After almost 44 years of practicing the executive search profession and witnessing thousands of searches, I’ve been able I think to distill what differentiates a successful from an unsuccessful assignment into a few succinct points. “Successful” means that a candidate is hired and has a significantly positive impact on the company over a three year period at a minimum. We’ll use the female gender for purposes of simplicity:
– Draw up a detailed Position and Candidate Specification culminating in a list of competencies required. Assess candidates against these competencies through a rigorous set of structured behavioral interviews. What are structured behavioral interviews? In a nutshell they focus on the competencies you’ve identified as being necessary. Instead of asking candidates what they think of themselves or what they would do in the new role, both of which have been demonstrated to be statistically unreliable as predictors of performance, ask what they have done in the past in related situations, how and why they did it that way, what they learned from the experience and what they would do differently this time. You want to see that someone is continuously learning and improving and, more importantly, acknowledging less that perfection in previous endeavors.
- Now this is the key point. Hire someone when you find that she has 70% to 80% of what is called for AND you deem that she has both the ability and willingness to continuously improve. It’s more important to move the ball forward than to sit around waiting for perfection. Our overwhelming experience is that your chances of finding a better candidate diminish with the passage of time and further iterations of the search (bird in the hand). Stretching the search out creates uncertainty and anxiety within and causes the market to “smell a rat”.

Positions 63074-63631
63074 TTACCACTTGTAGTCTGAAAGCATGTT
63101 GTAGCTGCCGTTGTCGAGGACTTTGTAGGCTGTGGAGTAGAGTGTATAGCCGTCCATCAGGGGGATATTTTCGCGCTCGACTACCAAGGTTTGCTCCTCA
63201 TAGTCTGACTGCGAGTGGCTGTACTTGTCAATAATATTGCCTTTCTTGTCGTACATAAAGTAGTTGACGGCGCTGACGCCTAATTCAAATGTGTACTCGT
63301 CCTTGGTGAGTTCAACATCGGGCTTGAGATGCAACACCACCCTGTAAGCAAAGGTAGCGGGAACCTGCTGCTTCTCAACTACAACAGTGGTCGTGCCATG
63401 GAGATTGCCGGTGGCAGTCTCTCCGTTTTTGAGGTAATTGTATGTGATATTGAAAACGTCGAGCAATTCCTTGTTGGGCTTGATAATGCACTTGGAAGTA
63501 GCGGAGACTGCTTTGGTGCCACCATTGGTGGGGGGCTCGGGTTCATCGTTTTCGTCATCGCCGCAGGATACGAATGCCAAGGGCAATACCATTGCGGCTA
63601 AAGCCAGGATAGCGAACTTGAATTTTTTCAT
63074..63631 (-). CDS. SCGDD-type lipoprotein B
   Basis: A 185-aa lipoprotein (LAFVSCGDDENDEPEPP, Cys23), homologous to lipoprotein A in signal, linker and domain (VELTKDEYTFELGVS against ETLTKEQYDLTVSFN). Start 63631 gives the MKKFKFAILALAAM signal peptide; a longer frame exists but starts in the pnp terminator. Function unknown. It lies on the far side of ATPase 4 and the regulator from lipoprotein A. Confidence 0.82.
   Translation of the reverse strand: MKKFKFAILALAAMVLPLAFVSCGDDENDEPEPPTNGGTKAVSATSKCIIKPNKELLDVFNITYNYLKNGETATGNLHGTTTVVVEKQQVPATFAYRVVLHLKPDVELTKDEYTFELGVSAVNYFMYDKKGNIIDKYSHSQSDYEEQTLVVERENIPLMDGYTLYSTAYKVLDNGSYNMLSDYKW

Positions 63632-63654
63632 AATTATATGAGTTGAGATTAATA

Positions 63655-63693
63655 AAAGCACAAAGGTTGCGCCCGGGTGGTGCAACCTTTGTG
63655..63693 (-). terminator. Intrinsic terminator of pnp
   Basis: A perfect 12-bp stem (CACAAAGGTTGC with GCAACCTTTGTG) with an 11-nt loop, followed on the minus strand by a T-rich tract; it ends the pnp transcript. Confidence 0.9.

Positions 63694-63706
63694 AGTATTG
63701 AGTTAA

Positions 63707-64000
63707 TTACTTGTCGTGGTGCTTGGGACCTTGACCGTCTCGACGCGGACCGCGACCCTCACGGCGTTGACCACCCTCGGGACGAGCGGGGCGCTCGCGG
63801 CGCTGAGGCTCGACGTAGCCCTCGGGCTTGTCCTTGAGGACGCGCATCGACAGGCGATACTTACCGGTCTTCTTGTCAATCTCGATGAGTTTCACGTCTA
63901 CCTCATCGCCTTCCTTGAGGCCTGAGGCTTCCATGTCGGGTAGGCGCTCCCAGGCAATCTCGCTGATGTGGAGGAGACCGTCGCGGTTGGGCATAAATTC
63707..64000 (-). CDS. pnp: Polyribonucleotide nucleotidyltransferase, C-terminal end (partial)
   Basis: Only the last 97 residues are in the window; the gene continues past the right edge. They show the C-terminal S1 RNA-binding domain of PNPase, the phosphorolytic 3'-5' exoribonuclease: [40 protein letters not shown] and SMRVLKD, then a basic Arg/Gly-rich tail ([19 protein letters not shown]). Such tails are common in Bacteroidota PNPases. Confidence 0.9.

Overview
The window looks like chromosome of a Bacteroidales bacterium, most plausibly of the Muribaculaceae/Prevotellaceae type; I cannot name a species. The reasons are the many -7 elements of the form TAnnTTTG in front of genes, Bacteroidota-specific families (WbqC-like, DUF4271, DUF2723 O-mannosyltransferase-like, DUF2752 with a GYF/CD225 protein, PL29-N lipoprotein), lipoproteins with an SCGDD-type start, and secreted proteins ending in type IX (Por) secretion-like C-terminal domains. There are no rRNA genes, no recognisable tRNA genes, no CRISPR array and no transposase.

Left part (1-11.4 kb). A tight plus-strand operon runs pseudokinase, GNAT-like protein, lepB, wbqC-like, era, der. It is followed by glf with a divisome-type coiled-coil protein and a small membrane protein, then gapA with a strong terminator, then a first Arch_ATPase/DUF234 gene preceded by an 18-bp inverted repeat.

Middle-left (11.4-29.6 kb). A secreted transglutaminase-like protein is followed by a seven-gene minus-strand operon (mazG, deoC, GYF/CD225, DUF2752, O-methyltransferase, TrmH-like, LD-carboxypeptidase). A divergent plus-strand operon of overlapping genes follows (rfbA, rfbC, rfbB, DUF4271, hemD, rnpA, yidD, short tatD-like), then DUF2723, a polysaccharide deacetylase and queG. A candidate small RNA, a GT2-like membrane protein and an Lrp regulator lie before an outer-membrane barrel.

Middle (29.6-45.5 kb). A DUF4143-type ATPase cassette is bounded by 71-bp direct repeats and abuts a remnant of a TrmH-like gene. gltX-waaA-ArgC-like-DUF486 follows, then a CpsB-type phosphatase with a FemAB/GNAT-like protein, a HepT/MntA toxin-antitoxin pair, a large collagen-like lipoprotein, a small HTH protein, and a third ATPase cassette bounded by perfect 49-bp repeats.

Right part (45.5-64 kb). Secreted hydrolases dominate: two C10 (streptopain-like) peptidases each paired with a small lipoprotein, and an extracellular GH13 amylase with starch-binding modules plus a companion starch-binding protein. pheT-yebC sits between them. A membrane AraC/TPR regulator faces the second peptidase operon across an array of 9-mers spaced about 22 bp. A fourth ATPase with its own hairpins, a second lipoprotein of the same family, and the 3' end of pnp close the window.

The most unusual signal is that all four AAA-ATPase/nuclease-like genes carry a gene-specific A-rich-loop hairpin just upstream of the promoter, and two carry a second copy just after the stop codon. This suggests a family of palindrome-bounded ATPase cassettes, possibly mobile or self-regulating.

- Make a commitment to her success and create a game plan for it. Get her to acknowledge where she falls short and the need to fill in the gaps. This can be accomplished through a development plan (courses, coaching, mentorship from others in the organization) and/or through her promoting or hiring others to complement herself.
- Support her through thick and thin. Do not allow others in the company to undermine the hiring by going around her or torpedoing her in other more subtle ways.
- Provide regular performance appraisals to her (as often as every six months or even quarter in the early going) and ensure action is taken to address issues identified.
The key to succeeding at the above is that you are committed in the first place. This may seem obvious. Why would anyone go through such a time consuming and internally contentious process without being committed to the end result? We’ve seen three possible reasons for this common occurrence:
- A belief that the position shouldn’t be created or filled.
- A feeling of being threatened by an outside hire.
- A conviction that an insider should get the job. (This doesn’t mean that internal candidates shouldn’t receive consideration. Valid ones can be included in the process and should even be slightly favored with certain exceptions, all other things being equal.)
So it is a commitment to a successful hire – a king of relentless determination to build your organization’s capabilities, a conviction that you can’t move forward as well without this person – that differentiates the successes from the failures in this increasingly high stakes matter. This commitment, combined with a properly run process as outlined above, should do the trick.
Our best wishes to you for the upcoming holiday season and kind regards,
The firm specializes in senior level, fixed fee executive and Board search in Montreal and Toronto, in both the private and parapublic sectors ranging from the largest publicly traded corporations to smaller private owner operated concerns. Substantial references can be provided tailored to specific requests.